to get the clippers out and hack away some of the roots and pellets.
I try to dig a cone in the middle of the rootball after snipping off
the bottom inch of roots and pellets.





henry wolf wrote:
I have been growing my dendrobiums in expanded clay balls for quite

some
time now with fair results. I am wondering if I should keep some kind

of
repotting schedule, as I do in more conventional media, because there

is
no breakdown in the clay. I do change the water occasionly of course.
Please give me your experiences.


  #9   Report Post  
Old 13-12-2004, 10:24 PM
 
Posts: n/a
Default

Over time some orchids tend to become rootbound. The spaces between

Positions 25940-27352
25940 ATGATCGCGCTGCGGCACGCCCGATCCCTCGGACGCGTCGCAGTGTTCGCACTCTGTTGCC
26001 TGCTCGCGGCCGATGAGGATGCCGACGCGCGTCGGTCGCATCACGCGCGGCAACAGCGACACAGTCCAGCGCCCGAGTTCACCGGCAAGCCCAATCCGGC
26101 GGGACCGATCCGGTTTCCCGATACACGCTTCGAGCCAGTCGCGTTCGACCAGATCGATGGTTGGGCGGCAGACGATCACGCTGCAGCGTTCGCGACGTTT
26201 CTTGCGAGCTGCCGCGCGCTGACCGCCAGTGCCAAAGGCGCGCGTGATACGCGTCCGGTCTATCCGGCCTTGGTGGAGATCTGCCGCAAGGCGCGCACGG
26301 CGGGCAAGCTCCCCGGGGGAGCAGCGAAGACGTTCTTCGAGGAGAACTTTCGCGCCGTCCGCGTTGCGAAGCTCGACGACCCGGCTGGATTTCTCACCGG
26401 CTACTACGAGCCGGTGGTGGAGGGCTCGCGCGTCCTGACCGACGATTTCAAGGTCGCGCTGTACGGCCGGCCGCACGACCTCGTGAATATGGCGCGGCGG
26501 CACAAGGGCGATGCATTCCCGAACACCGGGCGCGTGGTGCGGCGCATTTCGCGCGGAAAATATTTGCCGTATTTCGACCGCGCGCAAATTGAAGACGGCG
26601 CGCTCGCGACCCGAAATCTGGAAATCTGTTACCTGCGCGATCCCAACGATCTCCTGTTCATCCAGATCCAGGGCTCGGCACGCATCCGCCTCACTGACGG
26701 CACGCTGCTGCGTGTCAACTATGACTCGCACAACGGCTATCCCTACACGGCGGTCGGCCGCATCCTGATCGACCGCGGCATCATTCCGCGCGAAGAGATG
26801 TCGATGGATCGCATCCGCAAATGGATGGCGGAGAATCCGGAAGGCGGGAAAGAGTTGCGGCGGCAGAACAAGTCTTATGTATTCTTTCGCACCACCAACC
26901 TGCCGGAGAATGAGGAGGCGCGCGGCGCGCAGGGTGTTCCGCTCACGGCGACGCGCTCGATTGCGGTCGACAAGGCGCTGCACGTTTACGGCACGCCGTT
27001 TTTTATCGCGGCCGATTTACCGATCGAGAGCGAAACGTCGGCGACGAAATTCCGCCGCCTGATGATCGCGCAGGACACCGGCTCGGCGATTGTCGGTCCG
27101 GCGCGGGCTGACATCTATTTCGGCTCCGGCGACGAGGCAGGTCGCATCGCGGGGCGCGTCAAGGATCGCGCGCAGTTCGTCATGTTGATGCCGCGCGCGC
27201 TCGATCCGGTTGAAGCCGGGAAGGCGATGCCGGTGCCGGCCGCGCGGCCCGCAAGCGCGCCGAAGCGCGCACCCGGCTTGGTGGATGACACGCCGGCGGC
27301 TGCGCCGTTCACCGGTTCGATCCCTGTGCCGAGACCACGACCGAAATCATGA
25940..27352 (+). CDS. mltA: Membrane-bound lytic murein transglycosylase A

the pellets get filled up with roots so there is less room for air,
water, and access to the fertilizer by the growing root tips. If your
plant is starting to slow down or it seems like it is always dry a
repot and root trimming can perk it up again. When you pot-up enough
pellets usually fall out to open up the rootball but sometimes you have
to get the clippers out and hack away some of the roots and pellets.
I try to dig a cone in the middle of the rootball after snipping off
the bottom inch of roots and pellets.





henry wolf wrote:
I have been growing my dendrobiums in expanded clay balls for quite

some
time now with fair results. I am wondering if I should keep some kind

of
repotting schedule, as I do in more conventional media, because there

is
no breakdown in the clay. I do change the water occasionly of course.
Please give me your experiences.